• Relationship-Oriented: prioritizes building a relationship with the multifamily operator or property management company. It involves understanding their long-term goals, challenges, and how the suppliers offerings can align with and support these objectives.

  • Deep Engagement: selling is characterized by ongoing dialogue, tailored solutions, and a consultative style. It’s about becoming a trusted advisor rather than just a supplier.

  • Sustainable Partnerships: By focusing on the client's success, vendors can establish long-term partnerships, leading to repeat business and referrals.

  • Value-Based Selling: This emphasizes the value and ROI of the products or services, moving the conversation away from price and towards how the offering can positively impact the client’s business.


Why Trust-actional Matters to Operators

We checked in with a select few Property Management thought Leaders and asked them some insightful questions regarding this term: Tust-actional.

Regarding Trust and Relationship Value: On a scale of 1 to 10, how important is the relationship and trust factor with a supplier in your decision-making process? Why?

Mike Brewer, COO of Radco Companies

True engagement begins with a genuine understanding and respect for one another as human beings. Before considering any pitch or proposal, it's imperative for me to feel a sense of sincere care and connection from a partner. The traditional Socratic approach, which often leads to predictable solutions, does not resonate with me. Likewise, grand gestures such as invitations to the Masters or the Porsche Driving Experience, though impressive, don't necessarily foster the depth of relationship I seek. The thoughtful effort to understand me beyond mere professional interactions truly matters. When this deeper connection is established, my inclination to collaborate naturally follows.

Mark Chaplin, VP of Supply Chain of Buckingham

(Rated a 10) Very Important. It is imperative to have reciprocal trust between vendor and customer. Although protecting the interest of Buckingham (PMC) is always priority number one, the interest of a quality vendor is a close second. Vendors help maintain the health of daily operations, often acting as an extension of the PMC; therefore, integrity to provide consistent, quality work at a fair price every transaction is a must. Conversely, the vendor must feel that the PMC supports their long-term strategic goals and not viewed as a short-term, low-cost transaction. The greater the alignment, the better the trust and ability to realize success.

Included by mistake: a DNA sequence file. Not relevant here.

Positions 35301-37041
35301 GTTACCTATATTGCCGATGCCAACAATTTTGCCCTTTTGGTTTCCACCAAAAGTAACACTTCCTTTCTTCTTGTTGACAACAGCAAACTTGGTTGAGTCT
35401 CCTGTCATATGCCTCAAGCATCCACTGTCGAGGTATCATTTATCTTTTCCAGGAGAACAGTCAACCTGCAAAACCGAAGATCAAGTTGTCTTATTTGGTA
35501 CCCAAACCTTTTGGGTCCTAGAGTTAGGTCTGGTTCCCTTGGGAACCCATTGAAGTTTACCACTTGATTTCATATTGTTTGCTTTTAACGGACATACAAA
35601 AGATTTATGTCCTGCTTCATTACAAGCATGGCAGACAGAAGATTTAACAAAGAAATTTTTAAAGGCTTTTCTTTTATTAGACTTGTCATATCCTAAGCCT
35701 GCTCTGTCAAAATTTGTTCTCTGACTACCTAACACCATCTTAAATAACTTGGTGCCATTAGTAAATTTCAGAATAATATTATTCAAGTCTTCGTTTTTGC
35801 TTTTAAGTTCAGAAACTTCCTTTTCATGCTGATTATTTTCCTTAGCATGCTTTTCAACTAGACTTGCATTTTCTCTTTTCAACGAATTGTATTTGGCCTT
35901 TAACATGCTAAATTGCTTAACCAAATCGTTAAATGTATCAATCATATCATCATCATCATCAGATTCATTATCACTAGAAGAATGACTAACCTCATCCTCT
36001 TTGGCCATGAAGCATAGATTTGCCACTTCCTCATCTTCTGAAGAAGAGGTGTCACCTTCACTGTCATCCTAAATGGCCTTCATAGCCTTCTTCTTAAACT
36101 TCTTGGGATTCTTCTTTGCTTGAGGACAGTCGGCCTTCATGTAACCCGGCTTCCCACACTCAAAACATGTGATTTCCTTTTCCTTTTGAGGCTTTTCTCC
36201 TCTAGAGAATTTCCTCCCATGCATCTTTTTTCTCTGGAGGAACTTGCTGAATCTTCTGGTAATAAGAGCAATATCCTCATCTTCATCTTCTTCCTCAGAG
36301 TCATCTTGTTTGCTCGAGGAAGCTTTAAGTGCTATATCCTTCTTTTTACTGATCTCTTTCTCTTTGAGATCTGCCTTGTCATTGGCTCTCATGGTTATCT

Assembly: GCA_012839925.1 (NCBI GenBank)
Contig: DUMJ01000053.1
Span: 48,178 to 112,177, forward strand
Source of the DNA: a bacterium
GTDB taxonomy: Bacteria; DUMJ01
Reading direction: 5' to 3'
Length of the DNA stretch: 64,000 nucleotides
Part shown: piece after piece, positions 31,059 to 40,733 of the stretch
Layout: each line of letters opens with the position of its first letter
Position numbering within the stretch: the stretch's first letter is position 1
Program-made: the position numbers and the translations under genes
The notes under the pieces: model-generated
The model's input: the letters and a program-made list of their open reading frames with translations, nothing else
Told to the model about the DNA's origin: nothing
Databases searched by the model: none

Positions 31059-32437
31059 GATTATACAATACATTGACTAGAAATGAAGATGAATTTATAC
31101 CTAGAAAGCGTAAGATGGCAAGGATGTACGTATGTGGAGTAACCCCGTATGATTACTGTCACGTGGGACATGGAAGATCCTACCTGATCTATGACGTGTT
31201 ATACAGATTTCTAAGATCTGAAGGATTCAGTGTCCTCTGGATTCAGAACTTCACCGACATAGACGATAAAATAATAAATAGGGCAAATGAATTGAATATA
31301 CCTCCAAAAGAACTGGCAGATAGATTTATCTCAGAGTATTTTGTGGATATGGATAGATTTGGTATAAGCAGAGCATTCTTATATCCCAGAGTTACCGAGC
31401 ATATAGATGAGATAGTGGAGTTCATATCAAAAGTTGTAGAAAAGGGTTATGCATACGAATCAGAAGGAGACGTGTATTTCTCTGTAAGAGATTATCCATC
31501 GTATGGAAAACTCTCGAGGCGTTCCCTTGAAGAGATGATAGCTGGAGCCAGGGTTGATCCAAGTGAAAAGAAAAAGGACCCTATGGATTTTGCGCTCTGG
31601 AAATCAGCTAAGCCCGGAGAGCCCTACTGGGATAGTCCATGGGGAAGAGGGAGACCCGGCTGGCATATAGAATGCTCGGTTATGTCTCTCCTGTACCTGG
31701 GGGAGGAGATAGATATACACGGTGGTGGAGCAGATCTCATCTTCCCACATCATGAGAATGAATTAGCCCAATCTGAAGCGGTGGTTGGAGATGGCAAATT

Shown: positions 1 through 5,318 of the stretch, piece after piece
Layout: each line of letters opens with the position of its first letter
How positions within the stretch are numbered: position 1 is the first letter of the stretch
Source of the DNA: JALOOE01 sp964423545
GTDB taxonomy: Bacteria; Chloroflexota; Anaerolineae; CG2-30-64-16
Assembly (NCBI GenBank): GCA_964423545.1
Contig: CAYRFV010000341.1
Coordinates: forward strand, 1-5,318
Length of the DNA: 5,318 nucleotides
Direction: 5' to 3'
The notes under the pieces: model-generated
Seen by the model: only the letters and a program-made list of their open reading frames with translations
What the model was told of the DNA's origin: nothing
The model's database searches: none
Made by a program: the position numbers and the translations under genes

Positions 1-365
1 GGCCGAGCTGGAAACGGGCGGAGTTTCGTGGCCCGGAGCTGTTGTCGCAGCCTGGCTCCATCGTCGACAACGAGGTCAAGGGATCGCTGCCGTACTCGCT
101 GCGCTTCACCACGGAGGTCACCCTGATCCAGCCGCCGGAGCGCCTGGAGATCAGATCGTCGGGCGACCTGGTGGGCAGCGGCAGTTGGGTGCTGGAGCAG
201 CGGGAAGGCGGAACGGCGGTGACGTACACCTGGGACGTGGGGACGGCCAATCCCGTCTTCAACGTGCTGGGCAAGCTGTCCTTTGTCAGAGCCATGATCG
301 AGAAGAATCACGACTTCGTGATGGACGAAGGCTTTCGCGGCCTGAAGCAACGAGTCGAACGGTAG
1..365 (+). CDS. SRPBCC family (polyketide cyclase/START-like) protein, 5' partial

Feedback and Improvement Focus: How do you typically provide feedback to your suppliers about their products or services? What role does this feedback play in your ongoing relationship and decision to continue working with them?

Drew Williams, Regional Manager Radco Companies

Very directly. No sugar coating and straight, no chaser. To expect perfection is to expect failure, however, when errors or lack of synchronicity are achieved, own it, learn from it, elevate, and try again. I’ll give more than a second chance if I know we’re both in path to grow and prosper. What role does this feedback play in your ongoing relationship and decision to continue working with them? It’s critical; do-or-die. If I can’t have an open narrative and dialogue, I’ll never achieve trust. And if I never achieve trust, then we both should move on.

Daniel Paulino, VP of Marketing, Bozzuto

We no longer commence new pilots without a co-developed research plan that defines the business problem we are looking to address, the KPIs we need to see to justify the ongoing investment, intended timelines, and the methodology for how we will analyze the data at specific milestones throughout the pilot. It is critical to get internal buy-in from all stakeholders and also external buy-in and approval from the vendor. Without this documentation, the evaluation of the merits of the technology become subjective and open to interpretation by many individuals who will inevitably not agree. Agreeing up front BEFORE the pilot launches makes it a very easy go/no-go decision at the end of the pilot period. This process becomes the feedback and there are ongoing, regular check-ins so that the vendor has transparency into the metrics we are seeing. At the end of the pilot period, we then prepare a comprehensive review of the analytical methodology, trends, results, and our decision to either move forward with a larger scale rollout or not.

Evolving Needs and Trends: In the past three years, how have your priorities or criteria changed when it comes to selecting suppliers for software, products, and services? What new elements are you considering now that weren’t as important before?

Mark Chaplin, VP of Supply Chain of Buckingham

Centralization. Buckingham (PMC) now has a centralized supply chain team that is focused on processes, policies, and procedures to optimize and leverage all aspects of the supply chain process. This centralized supply chain approach includes both process and technology advances in strategic sourcing, global contracting, tactical purchasing (PR/PO), vendor management, and inventory management to name a few. Aligning centrally creates major efficiency gains including cost savings, risk reduction, governance and control, automation, product and service compliance, and vendor performance. One true north.